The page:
Trains are always on the move, but they only have a few passengers at certain times. If occupancy is only 20-30 percent, additional allocation with packages should be possiblesays Bogdanski. This would normally be the case on the different lines in the late morning, late afternoon and evening. In the morning, parcel service providers could send their consignments to cities by rail and the containers would return in the evening.
Above all, Bogdanski considers the multi-purpose compartment of regional trains to be ideal for parking rollable parcel carriers with the standard dimensions of 1.20 meters by 0.8 meters as a base and approximately 1.50 meters in height. Packages could be transported up to 100 kilometers in a climate-friendly way, and thus cover a distance that combustion-engine transporters usually travel, he says.
People should continue to prioritize packages
The aforementioned multipurpose compartment has allowed you so far to take bicycles with you, and there is also enough space for people in wheelchairs and families with prams. Until now. But what if the compartment is already full of parcel boxes? “People should always come first,” says Bogdanski. “Local parcel transport is not a panacea for logistical problems, but it can be a valuable contribution to greater sustainability.”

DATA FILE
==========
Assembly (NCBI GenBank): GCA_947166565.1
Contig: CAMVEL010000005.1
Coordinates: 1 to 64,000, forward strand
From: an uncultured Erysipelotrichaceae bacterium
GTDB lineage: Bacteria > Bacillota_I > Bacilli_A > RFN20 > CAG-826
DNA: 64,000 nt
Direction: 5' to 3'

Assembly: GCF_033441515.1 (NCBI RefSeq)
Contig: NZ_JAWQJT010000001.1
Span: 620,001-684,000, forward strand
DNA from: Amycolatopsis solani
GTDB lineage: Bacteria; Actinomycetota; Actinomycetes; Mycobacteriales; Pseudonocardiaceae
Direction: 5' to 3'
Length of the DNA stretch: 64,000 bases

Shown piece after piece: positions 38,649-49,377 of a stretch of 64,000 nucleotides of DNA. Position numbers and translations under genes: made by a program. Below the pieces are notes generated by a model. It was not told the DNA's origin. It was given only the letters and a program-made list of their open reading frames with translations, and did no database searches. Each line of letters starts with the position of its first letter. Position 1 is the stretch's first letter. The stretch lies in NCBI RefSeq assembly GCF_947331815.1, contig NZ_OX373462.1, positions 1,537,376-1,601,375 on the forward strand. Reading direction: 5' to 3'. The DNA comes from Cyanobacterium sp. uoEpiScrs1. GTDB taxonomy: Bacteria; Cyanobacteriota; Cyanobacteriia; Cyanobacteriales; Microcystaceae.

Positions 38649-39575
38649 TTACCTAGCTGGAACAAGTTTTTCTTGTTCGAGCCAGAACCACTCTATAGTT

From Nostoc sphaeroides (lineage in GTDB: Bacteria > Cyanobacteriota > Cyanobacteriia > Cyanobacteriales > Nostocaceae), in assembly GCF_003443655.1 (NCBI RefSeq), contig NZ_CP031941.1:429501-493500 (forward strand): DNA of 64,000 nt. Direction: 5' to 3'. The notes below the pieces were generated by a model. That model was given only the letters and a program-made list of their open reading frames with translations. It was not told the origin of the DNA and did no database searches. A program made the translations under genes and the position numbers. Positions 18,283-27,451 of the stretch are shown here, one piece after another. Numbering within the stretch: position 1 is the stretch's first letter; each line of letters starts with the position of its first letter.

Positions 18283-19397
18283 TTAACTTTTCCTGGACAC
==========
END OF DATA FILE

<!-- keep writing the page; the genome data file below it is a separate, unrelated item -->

The Karlsruhe researcher Frey points out: “The public should be well informed about parcel transport and understand it.” For example, if a father with a child and a pram wants to get on board, the container vehicle should automatically give them priority.
Testing trams for parcels: Schwerin, Frankfurt and Vienna also showed interest
So far, the parcels have not been transported anywhere in Germany by normal public transport. Swiss Post is testing Schwerin the use of trams to fill the packing stations located at the stops. The use of local transport is “fundamentally seen as an additional way to get packages to the recipient in a climate-friendly way and to ease road traffic,” says a company spokesperson. Competitor DPD makes a similar statement.